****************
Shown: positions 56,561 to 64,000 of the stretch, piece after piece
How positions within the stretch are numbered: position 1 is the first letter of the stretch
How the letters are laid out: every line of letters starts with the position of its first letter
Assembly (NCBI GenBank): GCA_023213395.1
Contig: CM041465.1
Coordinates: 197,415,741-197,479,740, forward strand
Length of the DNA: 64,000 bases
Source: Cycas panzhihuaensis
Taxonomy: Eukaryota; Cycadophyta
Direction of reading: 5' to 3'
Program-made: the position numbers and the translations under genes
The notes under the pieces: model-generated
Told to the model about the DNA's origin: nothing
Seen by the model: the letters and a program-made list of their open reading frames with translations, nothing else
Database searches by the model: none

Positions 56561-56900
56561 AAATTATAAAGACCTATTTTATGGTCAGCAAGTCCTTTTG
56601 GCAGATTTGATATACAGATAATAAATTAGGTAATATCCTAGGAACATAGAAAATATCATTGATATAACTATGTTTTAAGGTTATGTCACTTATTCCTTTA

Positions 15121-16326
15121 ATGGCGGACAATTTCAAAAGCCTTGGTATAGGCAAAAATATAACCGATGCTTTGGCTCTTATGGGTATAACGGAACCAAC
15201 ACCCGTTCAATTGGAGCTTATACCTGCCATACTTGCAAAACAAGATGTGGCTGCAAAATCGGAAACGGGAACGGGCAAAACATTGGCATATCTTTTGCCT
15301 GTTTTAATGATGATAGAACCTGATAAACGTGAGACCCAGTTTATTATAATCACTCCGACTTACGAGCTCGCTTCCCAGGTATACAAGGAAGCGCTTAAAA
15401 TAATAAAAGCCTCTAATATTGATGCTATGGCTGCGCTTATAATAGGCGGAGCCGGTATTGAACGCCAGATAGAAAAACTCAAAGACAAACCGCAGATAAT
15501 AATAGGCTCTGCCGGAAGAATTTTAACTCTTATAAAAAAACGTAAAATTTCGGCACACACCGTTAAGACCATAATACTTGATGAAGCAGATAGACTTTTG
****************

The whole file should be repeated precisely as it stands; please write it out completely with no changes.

Shown: positions 56,561 to 64,000 of the stretch, piece after piece
How positions within the stretch are numbered: position 1 is the first letter of the stretch
How the letters are laid out: every line of letters starts with the position of its first letter
Assembly (NCBI GenBank): GCA_023213395.1
Contig: CM041465.1
Coordinates: 197,415,741-197,479,740, forward strand
Length of the DNA: 64,000 bases
Source: Cycas panzhihuaensis
Taxonomy: Eukaryota; Cycadophyta
Direction of reading: 5' to 3'
Program-made: the position numbers and the translations under genes
The notes under the pieces: model-generated
Told to the model about the DNA's origin: nothing
Seen by the model: the letters and a program-made list of their open reading frames with translations, nothing else
Database searches by the model: none

Positions 56561-56900
56561 AAATTATAAAGACCTATTTTATGGTCAGCAAGTCCTTTTG
56601 GCAGATTTGATATACAGATAATAAATTAGGTAATATCCTAGGAACATAGAAAATATCATTGATATAACTATGTTTTAAGGTTATGTCACTTATTCCTTTA

Positions 15121-16326
15121 ATGGCGGACAATTTCAAAAGCCTTGGTATAGGCAAAAATATAACCGATGCTTTGGCTCTTATGGGTATAACGGAACCAAC
15201 ACCCGTTCAATTGGAGCTTATACCTGCCATACTTGCAAAACAAGATGTGGCTGCAAAATCGGAAACGGGAACGGGCAAAACATTGGCATATCTTTTGCCT
15301 GTTTTAATGATGATAGAACCTGATAAACGTGAGACCCAGTTTATTATAATCACTCCGACTTACGAGCTCGCTTCCCAGGTATACAAGGAAGCGCTTAAAA
15401 TAATAAAAGCCTCTAATATTGATGCTATGGCTGCGCTTATAATAGGCGGAGCCGGTATTGAACGCCAGATAGAAAAACTCAAAGACAAACCGCAGATAAT
15501 AATAGGCTCTGCCGGAAGAATTTTAACTCTTATAAAAAAACGTAAAATTTCGGCACACACCGTTAAGACCATAATACTTGATGAAGCAGATAGACTTTTG